Detecting and controlling eastern filbert blight, Anisogramma anomala Public Deposited

http://ir.library.oregonstate.edu/concern/administrative_report_or_publications/gt54kn177

Published May 1999. Reviewed July 2013. Please look for up-to-date information in the OSU Extension Catalog:  http://extension.oregonstate.edu/catalog/catalog/catalog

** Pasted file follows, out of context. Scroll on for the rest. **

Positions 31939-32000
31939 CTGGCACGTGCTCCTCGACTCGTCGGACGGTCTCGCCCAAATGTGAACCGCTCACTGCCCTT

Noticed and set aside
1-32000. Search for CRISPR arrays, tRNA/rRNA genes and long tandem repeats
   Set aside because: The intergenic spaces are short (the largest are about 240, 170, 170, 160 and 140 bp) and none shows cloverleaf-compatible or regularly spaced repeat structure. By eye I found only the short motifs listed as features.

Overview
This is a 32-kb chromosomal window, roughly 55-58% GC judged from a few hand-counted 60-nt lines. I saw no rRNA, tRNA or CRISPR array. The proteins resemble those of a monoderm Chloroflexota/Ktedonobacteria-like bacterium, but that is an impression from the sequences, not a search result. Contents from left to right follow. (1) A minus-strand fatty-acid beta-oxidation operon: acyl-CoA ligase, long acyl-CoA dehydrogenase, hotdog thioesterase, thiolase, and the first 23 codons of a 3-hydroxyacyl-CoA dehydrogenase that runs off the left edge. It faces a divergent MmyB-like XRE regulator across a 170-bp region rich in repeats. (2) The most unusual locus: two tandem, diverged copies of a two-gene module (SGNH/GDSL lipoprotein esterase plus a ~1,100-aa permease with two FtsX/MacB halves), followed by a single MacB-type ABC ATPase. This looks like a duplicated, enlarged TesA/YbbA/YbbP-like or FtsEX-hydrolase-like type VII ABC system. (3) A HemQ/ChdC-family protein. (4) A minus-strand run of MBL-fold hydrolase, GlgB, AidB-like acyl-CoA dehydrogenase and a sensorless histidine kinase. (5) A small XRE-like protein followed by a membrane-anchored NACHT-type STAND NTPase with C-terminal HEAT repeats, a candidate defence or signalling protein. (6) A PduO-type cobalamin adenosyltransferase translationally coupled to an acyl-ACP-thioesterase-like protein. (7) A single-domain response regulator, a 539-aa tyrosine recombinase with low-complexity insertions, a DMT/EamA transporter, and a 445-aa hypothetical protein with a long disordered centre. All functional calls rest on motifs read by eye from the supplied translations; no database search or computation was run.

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  • The disease cycle for eastern filbert blight requires 2 or more years, including a 12- to 15-month latent period when no visible symptoms can be detected. In the spring, spores are ejected forcibly (squirted) into the wind and rain. These spores then spread to young, developing shoots. Infection occurs during wet weather from budbreak through shoot elongation.
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